Between the Post-ethnic and the Unique: Exclusion of American Muslim Women and Policy- Making
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Barazangi, Nimat Hafez
Muslim women are treated in a similar manner by the media and the globalization political process. Because of this fusion between sensational media reporting and policy-making, combined with compartmentalized scholarship (area studies, Islamic studies, women's studies) and activism (Muslim vs. Western), a Muslim woman is often not viewed as an autonomous entity that could and should be involved in policy-making. This pattern of ignoring Muslim women's political participation is repeated even in the United States. With the exception of a few, the majority of American Muslim women of varying backgrounds and educational levels are neither involved in the domestic nor in the international affairs of the US. Hence, the issue is: how is it possible for the estimated three million American Muslim women to become a political reality to further the US democratic policy, the US Muslim political and legal rights, or Muslim women's human rights all over the world.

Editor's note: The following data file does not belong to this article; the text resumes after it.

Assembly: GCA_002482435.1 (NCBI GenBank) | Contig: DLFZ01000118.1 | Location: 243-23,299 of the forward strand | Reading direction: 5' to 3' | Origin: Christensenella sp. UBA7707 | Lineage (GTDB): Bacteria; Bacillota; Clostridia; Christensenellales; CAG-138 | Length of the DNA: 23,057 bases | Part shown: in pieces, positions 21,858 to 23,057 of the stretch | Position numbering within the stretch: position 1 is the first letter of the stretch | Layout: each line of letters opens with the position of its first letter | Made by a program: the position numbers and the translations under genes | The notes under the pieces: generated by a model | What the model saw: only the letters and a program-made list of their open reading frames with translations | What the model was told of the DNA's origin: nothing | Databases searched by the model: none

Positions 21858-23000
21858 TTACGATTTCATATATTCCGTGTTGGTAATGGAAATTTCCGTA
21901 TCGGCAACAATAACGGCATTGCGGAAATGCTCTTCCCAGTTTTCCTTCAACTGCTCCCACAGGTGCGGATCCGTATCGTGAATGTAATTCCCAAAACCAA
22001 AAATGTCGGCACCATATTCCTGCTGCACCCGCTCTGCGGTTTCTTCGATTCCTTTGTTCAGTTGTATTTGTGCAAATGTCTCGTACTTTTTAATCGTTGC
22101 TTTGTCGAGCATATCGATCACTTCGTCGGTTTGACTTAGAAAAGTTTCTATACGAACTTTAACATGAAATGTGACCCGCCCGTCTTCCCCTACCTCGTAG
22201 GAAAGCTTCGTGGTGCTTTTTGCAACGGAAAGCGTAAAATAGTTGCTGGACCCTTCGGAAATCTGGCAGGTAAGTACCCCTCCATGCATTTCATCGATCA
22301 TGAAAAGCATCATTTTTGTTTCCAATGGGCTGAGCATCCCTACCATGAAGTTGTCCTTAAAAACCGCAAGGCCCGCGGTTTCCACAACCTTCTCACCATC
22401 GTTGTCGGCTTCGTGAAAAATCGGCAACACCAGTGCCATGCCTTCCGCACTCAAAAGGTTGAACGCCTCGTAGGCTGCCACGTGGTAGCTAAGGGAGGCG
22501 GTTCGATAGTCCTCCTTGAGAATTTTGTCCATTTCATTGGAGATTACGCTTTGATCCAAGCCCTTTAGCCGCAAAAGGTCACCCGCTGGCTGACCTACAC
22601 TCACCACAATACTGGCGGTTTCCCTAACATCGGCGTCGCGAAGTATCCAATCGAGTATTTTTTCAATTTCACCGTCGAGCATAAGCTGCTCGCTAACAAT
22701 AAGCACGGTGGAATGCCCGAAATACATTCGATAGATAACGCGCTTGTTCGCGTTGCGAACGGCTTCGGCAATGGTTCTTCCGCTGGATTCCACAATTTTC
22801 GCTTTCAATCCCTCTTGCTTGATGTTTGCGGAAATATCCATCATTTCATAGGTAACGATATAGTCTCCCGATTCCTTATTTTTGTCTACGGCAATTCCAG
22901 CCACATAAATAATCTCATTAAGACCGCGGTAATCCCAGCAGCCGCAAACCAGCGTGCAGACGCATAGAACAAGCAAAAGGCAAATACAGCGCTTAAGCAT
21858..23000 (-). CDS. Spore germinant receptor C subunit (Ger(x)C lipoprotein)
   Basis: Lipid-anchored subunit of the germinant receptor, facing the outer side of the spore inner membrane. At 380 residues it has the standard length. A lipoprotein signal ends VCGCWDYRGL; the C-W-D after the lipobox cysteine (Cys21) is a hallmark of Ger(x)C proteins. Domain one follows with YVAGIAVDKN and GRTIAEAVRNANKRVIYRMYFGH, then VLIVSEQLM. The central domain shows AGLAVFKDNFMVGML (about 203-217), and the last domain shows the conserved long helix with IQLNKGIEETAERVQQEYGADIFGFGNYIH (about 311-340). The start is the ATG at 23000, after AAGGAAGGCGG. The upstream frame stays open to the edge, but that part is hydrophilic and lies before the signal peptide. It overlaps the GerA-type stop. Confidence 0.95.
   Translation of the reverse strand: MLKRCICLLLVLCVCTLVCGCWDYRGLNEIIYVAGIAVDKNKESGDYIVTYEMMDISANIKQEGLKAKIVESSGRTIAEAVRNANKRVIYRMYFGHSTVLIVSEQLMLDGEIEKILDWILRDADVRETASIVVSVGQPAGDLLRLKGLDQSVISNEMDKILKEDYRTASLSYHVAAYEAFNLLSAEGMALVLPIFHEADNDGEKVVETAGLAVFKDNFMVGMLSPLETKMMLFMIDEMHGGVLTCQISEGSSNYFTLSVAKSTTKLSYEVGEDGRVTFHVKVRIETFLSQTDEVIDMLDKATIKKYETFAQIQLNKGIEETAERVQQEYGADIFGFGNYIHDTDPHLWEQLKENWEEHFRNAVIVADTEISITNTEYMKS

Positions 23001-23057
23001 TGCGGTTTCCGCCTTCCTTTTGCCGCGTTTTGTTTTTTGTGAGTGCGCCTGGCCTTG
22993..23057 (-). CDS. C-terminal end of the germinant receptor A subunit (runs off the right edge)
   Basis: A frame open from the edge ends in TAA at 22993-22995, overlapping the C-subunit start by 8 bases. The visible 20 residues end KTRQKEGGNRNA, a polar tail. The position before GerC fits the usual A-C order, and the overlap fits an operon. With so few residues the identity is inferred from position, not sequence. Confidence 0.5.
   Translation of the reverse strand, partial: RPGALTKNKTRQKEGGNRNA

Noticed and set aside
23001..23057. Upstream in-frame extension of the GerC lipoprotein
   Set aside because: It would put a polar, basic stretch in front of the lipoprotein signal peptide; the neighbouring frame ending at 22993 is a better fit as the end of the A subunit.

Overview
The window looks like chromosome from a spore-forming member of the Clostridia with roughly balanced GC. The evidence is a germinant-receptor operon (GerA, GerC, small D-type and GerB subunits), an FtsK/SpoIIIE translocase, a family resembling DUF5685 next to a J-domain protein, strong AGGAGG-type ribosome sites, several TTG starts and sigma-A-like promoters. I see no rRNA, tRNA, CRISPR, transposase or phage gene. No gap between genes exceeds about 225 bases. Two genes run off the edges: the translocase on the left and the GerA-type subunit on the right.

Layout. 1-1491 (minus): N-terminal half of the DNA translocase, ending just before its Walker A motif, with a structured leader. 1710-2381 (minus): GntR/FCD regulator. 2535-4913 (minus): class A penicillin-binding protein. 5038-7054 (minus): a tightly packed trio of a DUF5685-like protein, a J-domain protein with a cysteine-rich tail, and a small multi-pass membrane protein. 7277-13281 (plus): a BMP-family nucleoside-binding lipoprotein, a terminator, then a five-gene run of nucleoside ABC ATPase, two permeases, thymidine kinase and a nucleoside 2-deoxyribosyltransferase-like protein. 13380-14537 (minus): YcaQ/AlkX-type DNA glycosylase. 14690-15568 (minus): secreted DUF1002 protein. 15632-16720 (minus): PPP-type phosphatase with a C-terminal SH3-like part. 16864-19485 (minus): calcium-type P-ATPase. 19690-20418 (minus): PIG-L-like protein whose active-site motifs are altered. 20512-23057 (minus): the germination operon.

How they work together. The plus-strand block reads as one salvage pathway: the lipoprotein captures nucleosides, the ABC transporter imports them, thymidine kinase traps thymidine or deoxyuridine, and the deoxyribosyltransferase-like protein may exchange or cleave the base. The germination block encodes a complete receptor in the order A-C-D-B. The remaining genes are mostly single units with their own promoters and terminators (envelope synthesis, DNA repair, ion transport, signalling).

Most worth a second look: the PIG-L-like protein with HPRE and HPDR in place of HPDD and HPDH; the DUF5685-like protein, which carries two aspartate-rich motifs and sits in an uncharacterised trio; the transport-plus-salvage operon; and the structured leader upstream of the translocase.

Copyright 2007, Nimat Hafez Barazangi. See also: http://www.eself-learning-arabic.cornell.edu/publications.htm#9
Nimat Hafez Barazangi
American Muslim women and policy-making; US policy-making and the media; Compartmentalized scholarship; Ethnicity and the discourse of "difference"
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